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This brief focuses on Colombia, which, like most countries globally, closed its schools in March of 2020. As throughout most of Latin America, Colombian schools remained closed for over a year, and they only began to gradually reopen in July 2021. This study explores the pandemic’s impact on student learning by analyzing trends in student achievement in national assessments from 2015 to 2019 and comparing them with student achievement in the same national assessments carried out in 2020 and 2021. It also explores the extent to which students in subnational territories (ETCs)—the equivalent to U.S. states, except some are certified by the national government to have more autonomy in spending than others—with different lengths of school closure periods experienced varying levels of learning losses.
Interest in scaling promising innovations to effect systemic change in education around the world has grown over the last decade. Scaling has become fashionable because the modern landscape of educational improvement is littered with short-term projects that temporarily succeeded only to later dissipate, isolated pursuits that never crossed into broad adoption, or specialized policy programs that floundered. Moving beyond 20th-century technical-rational implementation and acknowledging the mixed history of global development in low-and middle-income countries, newer iterations of scaling have sought to collaboratively embed promising education ideas and technologies into whole systems. Increased recognition of the interconnectedness of culture, governments, global development architecture, and the learning sciences has reframed education scaling as a holistic process of mutual adaptation and collective transformation. Lasting impact has replaced size or scope as the goal. As a result, this past decade of scaling and research has offered hope and possibility—even as it has also underscored the sometimes maddening complexity of this work.
Edem Dorothy Ossai
This policy brief highlights ways that a gender-responsive perspective can be fully incorporated into planning, policy design, and implementation models for education in emergencies (EiE) in Nigeria, so that governments and education stakeholders can ensure that girls, like boys, can continue learning in times of crisis. Girls’ education is historically vulnerable to crises, which has led to concerns that the school closures caused by the COVID-19 pandemic might reverse decades of advances in their schooling. The data discussed here were collected through qualitative research involving the Oyo State Ministry of Education, private-sector education partners of the government, broadcast stations, female and male upper secondary students, and members of community-based school governing boards and school management committees, as well as analysis of program content.
Imagine a room full of university students in India: young men and women sitting shoulder to shoulder in equal numbers. Fast forward 10 years: 8 out of those 10 men are likely to be active in the work force compared to only 3 out of 10 of the women. This example illustrates one of the great conundrums of India’s female labor force participation: a low and rapidly declining participation rate (even before the COVID-19 pandemic) despite economic growth and women’s increasing enrollment in tertiary education. This policy brief demonstrates how a digital mentoring policy and practice ecosystem could attract a range of stakeholders to support the transition of young Indian women from tertiary education into the labor force.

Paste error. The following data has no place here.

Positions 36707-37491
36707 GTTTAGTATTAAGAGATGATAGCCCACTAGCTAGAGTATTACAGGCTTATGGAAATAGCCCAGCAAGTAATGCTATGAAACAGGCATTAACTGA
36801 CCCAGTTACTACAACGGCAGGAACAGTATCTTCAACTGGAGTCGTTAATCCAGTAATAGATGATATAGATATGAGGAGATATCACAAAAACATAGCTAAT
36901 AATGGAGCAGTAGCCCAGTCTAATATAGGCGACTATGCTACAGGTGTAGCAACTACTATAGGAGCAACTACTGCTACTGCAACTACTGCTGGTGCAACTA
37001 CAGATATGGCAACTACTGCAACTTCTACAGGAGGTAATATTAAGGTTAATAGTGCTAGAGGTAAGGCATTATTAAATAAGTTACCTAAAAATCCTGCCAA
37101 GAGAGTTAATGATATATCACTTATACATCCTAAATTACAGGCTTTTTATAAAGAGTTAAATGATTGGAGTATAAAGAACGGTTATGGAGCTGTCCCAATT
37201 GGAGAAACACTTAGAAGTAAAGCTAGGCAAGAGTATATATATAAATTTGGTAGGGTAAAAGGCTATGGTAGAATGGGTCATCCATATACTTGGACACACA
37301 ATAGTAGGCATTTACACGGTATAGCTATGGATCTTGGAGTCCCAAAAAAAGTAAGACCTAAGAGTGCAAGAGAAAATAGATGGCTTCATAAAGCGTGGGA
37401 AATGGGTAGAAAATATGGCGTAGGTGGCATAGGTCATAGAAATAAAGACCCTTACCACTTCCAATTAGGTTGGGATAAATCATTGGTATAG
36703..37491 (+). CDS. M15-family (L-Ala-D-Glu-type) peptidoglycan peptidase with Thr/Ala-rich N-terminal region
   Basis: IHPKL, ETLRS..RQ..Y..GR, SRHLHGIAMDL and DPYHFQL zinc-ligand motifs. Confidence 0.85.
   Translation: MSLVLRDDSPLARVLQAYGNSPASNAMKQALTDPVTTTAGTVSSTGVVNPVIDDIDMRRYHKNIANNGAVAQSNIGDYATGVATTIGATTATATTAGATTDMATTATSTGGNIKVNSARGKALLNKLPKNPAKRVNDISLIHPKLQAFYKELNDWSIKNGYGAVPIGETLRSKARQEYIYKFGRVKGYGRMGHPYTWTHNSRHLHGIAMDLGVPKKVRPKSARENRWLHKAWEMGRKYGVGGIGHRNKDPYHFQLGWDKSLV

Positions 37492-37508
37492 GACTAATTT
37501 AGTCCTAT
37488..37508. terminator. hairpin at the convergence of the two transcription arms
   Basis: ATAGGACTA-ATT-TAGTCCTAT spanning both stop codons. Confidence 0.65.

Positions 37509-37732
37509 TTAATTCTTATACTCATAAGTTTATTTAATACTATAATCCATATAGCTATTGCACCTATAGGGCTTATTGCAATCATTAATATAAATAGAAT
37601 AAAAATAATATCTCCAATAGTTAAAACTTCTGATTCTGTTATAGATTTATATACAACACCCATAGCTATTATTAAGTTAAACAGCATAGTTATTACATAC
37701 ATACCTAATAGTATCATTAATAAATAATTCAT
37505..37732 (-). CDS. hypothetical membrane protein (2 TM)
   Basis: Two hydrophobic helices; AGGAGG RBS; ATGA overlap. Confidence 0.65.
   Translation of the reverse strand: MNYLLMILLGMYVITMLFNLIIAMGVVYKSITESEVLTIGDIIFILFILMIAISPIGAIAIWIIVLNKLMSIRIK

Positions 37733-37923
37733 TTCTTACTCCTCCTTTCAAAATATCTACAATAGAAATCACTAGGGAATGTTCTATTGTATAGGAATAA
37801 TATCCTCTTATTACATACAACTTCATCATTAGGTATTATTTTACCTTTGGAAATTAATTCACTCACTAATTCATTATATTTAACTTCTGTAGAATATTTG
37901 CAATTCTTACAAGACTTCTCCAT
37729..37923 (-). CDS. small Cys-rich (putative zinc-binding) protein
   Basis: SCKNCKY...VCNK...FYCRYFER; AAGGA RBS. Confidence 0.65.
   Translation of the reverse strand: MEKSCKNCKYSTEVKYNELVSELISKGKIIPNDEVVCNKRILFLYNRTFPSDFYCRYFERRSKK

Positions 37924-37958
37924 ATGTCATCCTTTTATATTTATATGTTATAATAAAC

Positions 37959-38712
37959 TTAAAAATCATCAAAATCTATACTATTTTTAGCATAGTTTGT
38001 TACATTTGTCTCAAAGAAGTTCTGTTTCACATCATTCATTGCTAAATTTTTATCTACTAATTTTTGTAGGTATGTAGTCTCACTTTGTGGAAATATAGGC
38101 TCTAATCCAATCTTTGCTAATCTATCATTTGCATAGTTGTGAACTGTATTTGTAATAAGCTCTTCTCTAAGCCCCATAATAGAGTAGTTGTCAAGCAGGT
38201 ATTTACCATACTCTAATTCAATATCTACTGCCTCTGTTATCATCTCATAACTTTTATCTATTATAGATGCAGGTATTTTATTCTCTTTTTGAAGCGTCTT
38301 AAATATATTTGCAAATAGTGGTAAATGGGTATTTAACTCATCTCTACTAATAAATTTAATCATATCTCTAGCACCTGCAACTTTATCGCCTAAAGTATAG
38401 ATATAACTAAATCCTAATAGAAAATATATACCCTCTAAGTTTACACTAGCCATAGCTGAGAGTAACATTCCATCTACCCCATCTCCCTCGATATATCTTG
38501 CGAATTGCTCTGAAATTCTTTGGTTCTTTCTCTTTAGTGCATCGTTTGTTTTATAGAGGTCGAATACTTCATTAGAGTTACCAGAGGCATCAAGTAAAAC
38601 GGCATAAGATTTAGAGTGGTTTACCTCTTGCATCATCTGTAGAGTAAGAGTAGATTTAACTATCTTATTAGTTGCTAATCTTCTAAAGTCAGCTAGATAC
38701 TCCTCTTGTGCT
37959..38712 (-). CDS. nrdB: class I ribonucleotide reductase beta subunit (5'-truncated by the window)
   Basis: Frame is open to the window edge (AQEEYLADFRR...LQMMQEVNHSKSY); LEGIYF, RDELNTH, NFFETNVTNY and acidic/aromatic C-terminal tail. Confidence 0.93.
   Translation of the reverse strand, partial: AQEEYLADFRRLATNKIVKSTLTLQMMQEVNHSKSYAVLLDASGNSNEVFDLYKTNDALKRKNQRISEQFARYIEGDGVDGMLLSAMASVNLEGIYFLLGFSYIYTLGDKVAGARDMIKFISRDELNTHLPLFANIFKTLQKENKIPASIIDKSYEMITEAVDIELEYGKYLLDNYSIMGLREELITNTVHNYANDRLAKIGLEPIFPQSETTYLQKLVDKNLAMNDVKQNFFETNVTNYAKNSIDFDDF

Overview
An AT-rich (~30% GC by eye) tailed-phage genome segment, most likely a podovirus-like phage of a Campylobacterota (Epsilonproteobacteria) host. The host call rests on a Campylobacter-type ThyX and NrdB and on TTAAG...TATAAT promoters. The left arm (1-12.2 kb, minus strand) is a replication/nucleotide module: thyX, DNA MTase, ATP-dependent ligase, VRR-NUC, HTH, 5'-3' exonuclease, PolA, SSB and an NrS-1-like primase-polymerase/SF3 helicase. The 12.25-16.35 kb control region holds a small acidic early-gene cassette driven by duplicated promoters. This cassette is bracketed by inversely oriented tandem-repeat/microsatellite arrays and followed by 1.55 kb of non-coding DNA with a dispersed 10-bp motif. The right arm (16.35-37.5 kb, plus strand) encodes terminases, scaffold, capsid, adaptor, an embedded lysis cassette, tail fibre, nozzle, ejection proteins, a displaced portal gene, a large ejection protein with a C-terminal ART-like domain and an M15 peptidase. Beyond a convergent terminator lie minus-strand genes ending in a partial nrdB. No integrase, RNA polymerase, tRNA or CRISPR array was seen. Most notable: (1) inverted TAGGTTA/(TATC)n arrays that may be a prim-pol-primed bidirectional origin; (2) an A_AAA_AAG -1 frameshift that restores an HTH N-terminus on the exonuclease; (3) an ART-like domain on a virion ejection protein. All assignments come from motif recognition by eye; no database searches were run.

Molly Curtiss Wyss; Jenny Perlman Robinson
Emiliana Vegas; Sheral Shah; Brian Fowler
The purpose of this study is to identify gaps and challenges in the use of education technology (ed tech) in Chennai, Tamil Nadu during COVID-19. Specifically, it investigated how use of ed tech differed by type of school (government or private), household socioeconomic status, and student gender—and how it changed during the COVID-19 school closures. Ultimately, it wanted to know how the use of ed tech may exacerbate or mitigate the unequal impact of school closures on student learning.
Rebecca Winthrop; Mahsa Ershadi; Noam Angrist (et al.)
When schools closed in Botswana on March 23, 2020 due to the COVID-19 pandemic, education administrators, teachers, and ultimately parents were faced with difficult decisions about how to help children continue learning without setting foot inside a classroom. In-person classes returned on June 17, 2020, though a second school closure occurred for two weeks beginning July 30 in greater Gaborone. Like almost all the other 189 countries that closed their schools, the education community in Botswana had to rapidly pivot to remote learning strategies. Policymakers, school leaders, educators and education nonprofits quickly began to innovate with new ways of helping children learn. Television and radio lessons are just some of the ways the Botswana government and its partners attempted to reach children.
Emiliana Vegas; Rebecca Winthrop
Even before COVID-19 left as many as 1.5 billion students out of school in early 2020, there was a global consensus that education systems in too many countries were not delivering the quality education needed to ensure that all have the skills necessary to thrive. It is the poorest children across the globe who carry the heaviest burden, with pre-pandemic analysis estimating that 90 percent of children in low-income countries, 50 percent of children in middle-income countries, and 30 percent of children in high-income countries fail to master the basic secondary-level skills needed to thrive in work and life.
UNICEF Innocenti's Children and COVID-19 Library is a database collecting research from around the world on COVID-19 and its impacts on children and adolescents.
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